Police fire teargas shells to disperse protesters during their clashes as they march against the Citizenship (Amendment) Bill, 2019, in Guwahati
A new law on Indian citizenship is threatening to pull Prime Minister Narendra Modi’s focus away from a flagging economy as protests and criticism builds against the divisive plan.
The government was forced to call in the army to quell protests in some parts of the country this week after the parliament passed legislation that will prevent undocumented Muslim migrants from three neighboring countries becoming citizens. The change to the law has been criticized by opposition parties as well as by a U.S. federal commission, who say India is moving away from the values of its secular constitution.
“There is an economic cost attached to all this, given all the violence that is taking place,” said Amitabh Dubey, an analyst at TS Lombard in New Delhi. Modi’s Bharatiya Janata Party is fulfilling the promises made to supporters who brought it back to power with a bigger mandate and “it isn’t surprising that they have dropped the ball on turning around the economy and focusing on delivering what they think is more important and which will reap political dividends for them.”
Less than a month ago, Modi’s government was ramping up programs to help boost economic growth from a six-year low of 4.5%. His administration announced the biggest privatization drive in more than a decade, weeks after cutting corporate taxes by $20 billion and taking steps to prop up weak banks.
At the same time, the Reserve Bank of India has cut interest rates five times this year to support growth. Still, there’s little sign of a revival with consumer demand and investment remaining weak.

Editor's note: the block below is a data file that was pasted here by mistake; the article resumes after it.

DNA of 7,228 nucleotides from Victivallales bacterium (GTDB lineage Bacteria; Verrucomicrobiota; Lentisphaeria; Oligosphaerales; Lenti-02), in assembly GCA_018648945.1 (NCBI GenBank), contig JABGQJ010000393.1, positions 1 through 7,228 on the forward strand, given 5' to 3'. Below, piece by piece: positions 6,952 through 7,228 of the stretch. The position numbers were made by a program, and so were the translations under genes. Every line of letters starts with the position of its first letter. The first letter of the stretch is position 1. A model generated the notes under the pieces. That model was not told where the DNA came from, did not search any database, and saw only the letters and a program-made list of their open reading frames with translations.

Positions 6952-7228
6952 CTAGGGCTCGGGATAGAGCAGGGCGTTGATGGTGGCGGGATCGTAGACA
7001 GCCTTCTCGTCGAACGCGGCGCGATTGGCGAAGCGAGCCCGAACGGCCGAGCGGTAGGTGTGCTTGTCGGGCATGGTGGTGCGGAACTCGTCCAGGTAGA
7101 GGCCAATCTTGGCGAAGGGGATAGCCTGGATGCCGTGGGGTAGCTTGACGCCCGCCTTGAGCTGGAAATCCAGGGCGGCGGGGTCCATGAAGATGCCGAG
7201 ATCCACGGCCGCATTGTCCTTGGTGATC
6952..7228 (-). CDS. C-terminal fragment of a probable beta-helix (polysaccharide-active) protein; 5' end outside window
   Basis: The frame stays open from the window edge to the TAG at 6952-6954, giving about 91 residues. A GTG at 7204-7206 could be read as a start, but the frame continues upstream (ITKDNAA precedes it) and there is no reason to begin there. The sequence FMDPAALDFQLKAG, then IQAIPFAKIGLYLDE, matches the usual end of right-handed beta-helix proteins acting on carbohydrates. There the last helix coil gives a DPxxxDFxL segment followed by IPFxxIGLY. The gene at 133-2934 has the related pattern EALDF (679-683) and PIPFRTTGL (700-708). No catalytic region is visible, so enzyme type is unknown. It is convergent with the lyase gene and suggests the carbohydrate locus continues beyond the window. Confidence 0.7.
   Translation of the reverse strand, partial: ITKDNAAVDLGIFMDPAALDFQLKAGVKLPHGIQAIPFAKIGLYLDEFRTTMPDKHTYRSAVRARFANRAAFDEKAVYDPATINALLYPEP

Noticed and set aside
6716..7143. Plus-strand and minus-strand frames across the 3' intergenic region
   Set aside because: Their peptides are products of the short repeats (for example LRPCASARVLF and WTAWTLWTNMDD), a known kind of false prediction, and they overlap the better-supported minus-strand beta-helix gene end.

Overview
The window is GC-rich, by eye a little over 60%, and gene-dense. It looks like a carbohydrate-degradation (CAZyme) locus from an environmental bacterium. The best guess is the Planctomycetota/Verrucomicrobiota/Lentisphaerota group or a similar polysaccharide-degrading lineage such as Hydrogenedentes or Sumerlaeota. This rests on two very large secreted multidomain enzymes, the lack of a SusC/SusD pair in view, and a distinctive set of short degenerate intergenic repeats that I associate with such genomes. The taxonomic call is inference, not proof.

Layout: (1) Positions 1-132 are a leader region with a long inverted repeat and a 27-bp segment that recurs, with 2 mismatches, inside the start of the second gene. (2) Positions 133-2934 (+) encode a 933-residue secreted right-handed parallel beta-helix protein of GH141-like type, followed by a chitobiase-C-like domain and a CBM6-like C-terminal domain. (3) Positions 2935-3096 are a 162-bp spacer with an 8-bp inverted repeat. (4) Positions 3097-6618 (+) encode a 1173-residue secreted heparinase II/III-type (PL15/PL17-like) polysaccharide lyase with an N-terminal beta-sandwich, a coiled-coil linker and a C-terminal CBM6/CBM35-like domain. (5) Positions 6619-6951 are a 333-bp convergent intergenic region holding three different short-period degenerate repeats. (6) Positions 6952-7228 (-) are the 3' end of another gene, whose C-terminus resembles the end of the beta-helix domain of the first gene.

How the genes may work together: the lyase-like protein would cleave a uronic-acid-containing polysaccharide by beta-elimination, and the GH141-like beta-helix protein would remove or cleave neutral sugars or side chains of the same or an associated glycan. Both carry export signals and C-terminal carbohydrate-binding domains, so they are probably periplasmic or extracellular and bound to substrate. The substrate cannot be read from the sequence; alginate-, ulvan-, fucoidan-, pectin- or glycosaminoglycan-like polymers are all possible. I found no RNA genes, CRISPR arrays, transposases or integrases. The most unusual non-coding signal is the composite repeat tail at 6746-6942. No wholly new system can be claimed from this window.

“The focus on the social agenda has come at the expense of the economic agenda,” Akhil Bery, South Asia analyst at risk consultancy Eurasia Group, wrote in a note. “The government has been relying on the Reserve Bank of India to cut interest rates in order to boost liquidity in the system, but has so far, not focused on major economic reforms to cut red tape and boost investment.”
The door for further central bank rate cuts is closing, with policy makers last week keeping interest rates unchanged after a spike in inflation took them by surprise.
The protests over the citizenship law risks taking the government’s attention away from immediate problems facing the economy. Unemployment is at a more than four-decade high, a drag on consumer confidence and spending in an economy where consumption makes up about 60% of GDP.
The new law “takes the focus away from important economic issues,” said Prabhat Patnaik, an economist and a professor emeritus at the Jawaharlal Nehru University in New Delhi. “The more you have disruptions to normal life, the more the impact on economy and production.”
(With assistance from Shruti Srivastava.)